Mechanism perivascular precipitation of metallic sulfides in subepithelial connective
tissue. Occurs on area of inflammation. Ulcers on areas of permeability of irritated blood
vessels allows sweepage of metals to surrounding tissue.
Melanin pigmentation increases physiologically as well assystemically
Addisons disease

Peutz jeugers syndrome

Albrights syndrome and Vonreckling hausens disease

Melanin brown or black
Bilirubin yellow jaundice, iron bluish grey haematochromatosis
Coal +metal dust + coloring agents
Tobacco users also have melanin pigmentation and hyperkeratosis of gingival.
GINGIVAL DEPIGMENTATIONMainly done by chemical, cryosurgical, electrosurgical methods, and lasers

SYSTEMIC conditions causing gingival pigmentation are

Diabetes mellitus
When vascularisation increases gingival appears red (epithelial keratinization decreases)

And it appears pale when vascularisation decreases (epithelial keratinization increases) and
during inflammation red color intensifies due to vascular proliferation and reduction of
BLUISH color of gingiva may be

due to

venous stasis, destruction of hb, decreased

Engorged and conjusted blood vessel causes venous stasis and blood flow becomes
sluggish and there will be localized anoreemia ie. Blue hue and extravasation of rbc and
destruction of hb.

ANUG marginal
PATCH LIKE- acute reaction to chemical irritation
An increase in size of the gingiva is a common feature of gingival disease. The accepted current
terms for this condition are gingival enlargement and gingival overgrowth.
Definition- change in size of gingival may be due to Gingival hyperplasiaenlargement of size
of gingival due to increase in number of cells
Gingival hypertrophy due to increase in size if cells
Overgrowth due to increase in size of gingival
Drug induced enlargement except cyclosporine- pale pink in colour
Classification of gingival enlargements

Based on location and distribution, gingival enlargement is designated as follows:

Localized: Limited to the gingiva adjacent to a single tooth or group of teeth
Generalized: Involving the gingiva throughout the mouth
Marginal: Confined to the marginal gingiva
Papillary: Confined to the interdental papilla

Chronic inflammatory gingival enlargement originates as a slight ballooning of the interdental

papilla and marginal gingiva. In the early stages, it produces a life-preserver shaped bulge
around the involved teeth. This bulge can increase in size until it covers part of the crowns. The

enlargement may be localized or generalized; it progresses slowly and painlessly, unless it is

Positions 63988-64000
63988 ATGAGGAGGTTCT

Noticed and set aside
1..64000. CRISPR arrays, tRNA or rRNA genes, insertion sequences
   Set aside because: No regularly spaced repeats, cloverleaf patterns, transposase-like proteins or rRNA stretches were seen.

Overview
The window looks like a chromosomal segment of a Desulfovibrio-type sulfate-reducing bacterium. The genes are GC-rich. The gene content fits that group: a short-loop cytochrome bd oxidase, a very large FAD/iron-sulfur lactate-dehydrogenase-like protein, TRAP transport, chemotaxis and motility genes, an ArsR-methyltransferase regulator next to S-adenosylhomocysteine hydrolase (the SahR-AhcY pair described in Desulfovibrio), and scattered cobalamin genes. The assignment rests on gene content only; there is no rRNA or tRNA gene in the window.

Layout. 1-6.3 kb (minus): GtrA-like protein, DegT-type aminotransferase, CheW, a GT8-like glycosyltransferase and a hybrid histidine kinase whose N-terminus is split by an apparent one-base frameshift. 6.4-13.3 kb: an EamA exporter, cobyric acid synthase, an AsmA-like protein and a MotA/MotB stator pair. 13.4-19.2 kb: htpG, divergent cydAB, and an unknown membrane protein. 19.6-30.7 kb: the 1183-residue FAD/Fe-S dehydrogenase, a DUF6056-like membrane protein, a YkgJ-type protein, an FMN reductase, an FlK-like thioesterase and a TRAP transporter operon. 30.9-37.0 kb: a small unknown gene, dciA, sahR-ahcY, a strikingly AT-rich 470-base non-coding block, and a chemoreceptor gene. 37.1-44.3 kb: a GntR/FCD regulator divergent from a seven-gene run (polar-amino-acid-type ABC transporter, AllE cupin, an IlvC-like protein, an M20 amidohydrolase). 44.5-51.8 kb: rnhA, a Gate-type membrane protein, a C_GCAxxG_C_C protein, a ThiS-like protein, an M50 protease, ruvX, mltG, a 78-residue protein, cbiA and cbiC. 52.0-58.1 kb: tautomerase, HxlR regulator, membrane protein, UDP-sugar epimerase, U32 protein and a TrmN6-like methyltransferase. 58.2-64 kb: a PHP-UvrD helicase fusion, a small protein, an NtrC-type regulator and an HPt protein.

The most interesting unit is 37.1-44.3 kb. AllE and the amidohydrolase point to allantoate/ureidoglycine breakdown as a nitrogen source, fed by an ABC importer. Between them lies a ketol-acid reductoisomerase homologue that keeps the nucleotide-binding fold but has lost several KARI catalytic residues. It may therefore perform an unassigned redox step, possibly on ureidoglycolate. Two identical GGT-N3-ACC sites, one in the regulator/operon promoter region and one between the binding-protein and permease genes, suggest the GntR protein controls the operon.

complicated by acute infection or trauma
Histopathology of chronic enlargement
Chronic inflammatory gingival enlargements show
the exudative and proliferative features of chronic inflammation . Lesions that are clinically deep
red or bluish red are soft and friable with a smooth, shiny surface, and they bleed easily. They
also have a preponderance of inflammatory cells and fluid, with vascular engorgement, new
capillary formation, and associated degenerative changes. Lesions that are relatively firm,
resilient, and pink have a greater fibrotic component with an abundance of fibroblasts and
collagen fibers

Etiology. Chronic inflammatory gingival enlargement is caused by prolonged exposure to dental

plaque. Factors that favor plaque accumulation and retention include poor oral hygiene, irritation
by anatomic abnormalities, and improper restorative and orthodontic appliances.
In mouth breathers gingival will be red and oedematous , surface dehydration , it will be seen
more anteriorly
Acute inflammatory enlargement

A gingival abscess is a localized, painful, rapidly expanding lesion that usually has a sudden
onset . It is generally limited to the marginal gingiva or the interdental papilla. In its early stages,
it appears as a red swelling with a smooth, shiny surface. Within 24 to 48 hours, the lesion
usually becomes fluctuant and pointed, with a surface orifice from which a purulent exudate may
be expressed. The adjacent teeth are often sensitive to percussion. If permitted to progress, the
lesion generally ruptures spontaneously.
Histopathology. The gingival abscess consists of a purulent focus in the connective tissue
surrounded by a diffuse infiltration of polymorphonuclear leukocytes, edematous tissue, and
vascular engorgement. The surface epithelium has varying degrees of intracellular and
extracellular edema, invasion by leukocytes, and sometimes ulceration.
Etiology. Acute inflammatory gingival enlargement results from bacteria carried deep into the
tissues when a foreign substance (e.g., toothbrush bristle, piece of apple core, lobster shell
fragment) is forcefully embedded into the gingiva. The lesion is confined to the gingiva and
should not be confused with periodontal or lateral abscesses.
Painless beadlike enlargement of interdental papilla extending to facial and lingual marginal
gingival.marginal and papillary enlargement unite to form massive field covering portion of
crown along with edema.
Site- maxillary or mandibular anterior region
Inflammation mulberry shaped, firm, pale pink, resilient, difficult plaque control